Humanum: Understanding Man and Woman

Say what you will about the Catholic Church’s teachings on human sexuality, this short video from its Humanum conference certainly has great production values. And it makes you think–about archetypes, gender, and the nature of humanity. Plus, I love the shoreline metaphor

I’d like to contrast the point of the view of the video above with that of a recent Slate article that responds to Facebook’s decision to add even more gender options for people’s profiles by decrying Facebook forcing people to choose a gender at all:

“Society’s perceived distinctions between the genders is fundamentally irrational and sexist; continuing to divvy up humans based on gender only perpetuates a power hierarchy that will always place men on top. . . The fact that I identify is male is, to my mind, as meaningless as the fact that I have green eyes. It signals—or should signal—absolutely nothing to anybody . . .”

Why Facebook’s Quest for Gender Sensitivity is Doomed

Mark Josesph Stern


Not-So-Random Quotes from a Book I’m Reading:

“Someone has notices me in my uniqueness and has expressed a desire to know me, to come closer to me, to love me.”

“Gratitude is the most fruitful way of deepening your consciousness that you are not an “accident,” but a divine choice.”

Life of the Beloved by Henri J. M. Nouwen


The Unfamiliar Language: A Scary New Frontier

There’s a fear I have – I know I am verbally gifted and very articulate in English. It’s one of the qualities I pride myself in having. But, the flip side is I’m afraid to learn a NEW language because of that initial period in which all new speakers sound dumb or silly.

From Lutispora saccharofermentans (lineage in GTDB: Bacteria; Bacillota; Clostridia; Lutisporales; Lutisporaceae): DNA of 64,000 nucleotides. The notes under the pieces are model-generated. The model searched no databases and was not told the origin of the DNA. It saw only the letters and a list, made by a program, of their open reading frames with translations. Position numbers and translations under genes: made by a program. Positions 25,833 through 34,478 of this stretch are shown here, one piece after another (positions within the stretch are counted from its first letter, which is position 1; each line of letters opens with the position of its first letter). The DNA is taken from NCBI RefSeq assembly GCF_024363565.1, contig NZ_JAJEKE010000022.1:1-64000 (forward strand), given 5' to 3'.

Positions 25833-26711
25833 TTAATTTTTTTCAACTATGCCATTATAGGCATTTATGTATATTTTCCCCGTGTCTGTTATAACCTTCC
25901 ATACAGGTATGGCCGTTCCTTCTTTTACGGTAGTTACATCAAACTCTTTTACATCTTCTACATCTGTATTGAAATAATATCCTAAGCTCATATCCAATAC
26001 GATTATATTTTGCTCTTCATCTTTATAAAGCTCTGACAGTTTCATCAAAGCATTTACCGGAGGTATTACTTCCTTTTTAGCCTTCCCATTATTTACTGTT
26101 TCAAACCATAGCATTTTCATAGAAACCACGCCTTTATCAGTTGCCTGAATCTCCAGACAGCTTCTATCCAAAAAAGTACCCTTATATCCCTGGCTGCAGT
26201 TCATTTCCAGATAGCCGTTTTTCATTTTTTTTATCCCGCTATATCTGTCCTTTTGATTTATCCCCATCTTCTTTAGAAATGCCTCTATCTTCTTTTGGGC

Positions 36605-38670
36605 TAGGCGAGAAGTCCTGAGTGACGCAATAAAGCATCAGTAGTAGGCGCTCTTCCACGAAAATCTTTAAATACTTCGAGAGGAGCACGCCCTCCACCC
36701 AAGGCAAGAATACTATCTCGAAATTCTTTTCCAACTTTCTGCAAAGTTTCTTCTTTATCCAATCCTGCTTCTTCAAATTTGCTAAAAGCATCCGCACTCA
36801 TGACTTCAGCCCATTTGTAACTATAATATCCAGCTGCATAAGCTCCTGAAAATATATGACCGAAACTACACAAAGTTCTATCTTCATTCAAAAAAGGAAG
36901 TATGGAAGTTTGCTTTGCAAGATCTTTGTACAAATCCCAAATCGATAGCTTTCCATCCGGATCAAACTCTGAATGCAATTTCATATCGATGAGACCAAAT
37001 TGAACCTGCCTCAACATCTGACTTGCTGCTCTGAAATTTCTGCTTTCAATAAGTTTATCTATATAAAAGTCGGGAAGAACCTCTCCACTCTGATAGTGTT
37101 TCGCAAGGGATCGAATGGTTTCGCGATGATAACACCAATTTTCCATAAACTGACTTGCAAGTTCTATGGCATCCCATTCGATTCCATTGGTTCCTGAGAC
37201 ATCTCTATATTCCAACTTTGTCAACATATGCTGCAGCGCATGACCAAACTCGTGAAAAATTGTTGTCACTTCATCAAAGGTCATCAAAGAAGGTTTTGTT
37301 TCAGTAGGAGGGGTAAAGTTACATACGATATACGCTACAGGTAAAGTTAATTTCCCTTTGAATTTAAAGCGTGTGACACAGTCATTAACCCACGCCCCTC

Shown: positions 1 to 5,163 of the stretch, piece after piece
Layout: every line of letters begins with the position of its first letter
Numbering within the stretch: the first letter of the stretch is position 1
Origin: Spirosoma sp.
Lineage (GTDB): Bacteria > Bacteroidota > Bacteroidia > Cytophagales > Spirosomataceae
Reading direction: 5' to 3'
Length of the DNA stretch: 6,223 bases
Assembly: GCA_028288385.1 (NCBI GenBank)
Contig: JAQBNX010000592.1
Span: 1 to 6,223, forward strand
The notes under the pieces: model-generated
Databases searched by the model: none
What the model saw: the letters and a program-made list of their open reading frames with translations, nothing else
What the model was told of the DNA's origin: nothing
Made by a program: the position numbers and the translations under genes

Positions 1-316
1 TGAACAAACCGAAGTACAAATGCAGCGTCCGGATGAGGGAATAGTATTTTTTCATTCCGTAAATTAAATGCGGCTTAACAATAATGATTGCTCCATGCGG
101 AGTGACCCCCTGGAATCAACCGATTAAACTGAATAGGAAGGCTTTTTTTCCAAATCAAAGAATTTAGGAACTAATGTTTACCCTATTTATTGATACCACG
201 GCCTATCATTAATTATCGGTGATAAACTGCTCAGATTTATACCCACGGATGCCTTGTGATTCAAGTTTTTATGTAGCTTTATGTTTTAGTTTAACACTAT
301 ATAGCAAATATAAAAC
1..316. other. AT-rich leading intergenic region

Learning a new language is frightening in its own way. Fundamentally, it requires one to be OK with feeling embarrassed, laughed at, or, at an extreme, humiliated. Learning a new language, then, requires humility. It requires temporarily feeling like a child. It requires letting go of surety and competence to be thrown into an unfamiliar sea equipped with the ability to doggie paddle and no more.

And it’s worth it.

What has been your experience with new languages?

*With special assistance from D. P.

The Endless Hunger of the Natural Man

And a Man sat alone, drenched deep in sadness.

A Dramatic Scene from the movie Apacalypto

And all the animals drew near to him and said, “We do not like to see you so sad. Ask us for whatever you wish and you shall have it.”     The Man said, “I want to have good sight.” The vulture replied, “You shall have mine.” The Man said, “I want to be strong.” The jaguar said, “You shall be strong like me.” Then the Man said, “I long to know the secrets of the earth.” The serpent replied, “I will show them to you.” And so it went with all the animals. And when the Man had all the gifts that they could give, he left. Then the owl said to the other animals, “Now the Man knows much, he’ll be able to do many things. Suddenly I am afraid.” The deer said,  “The Man has all that he needs. Now his sadness will stop.” But the owl replied, “No. I saw a hole in the Man, deep like a hunger he will never fill. It is what makes him sad and what makes him want. He will go on taking and taking, until one day the World will say, ‘I am no more and I have nothing left to give.'” (Apocalypto, 2006)

The Poetry of Walking through Crowds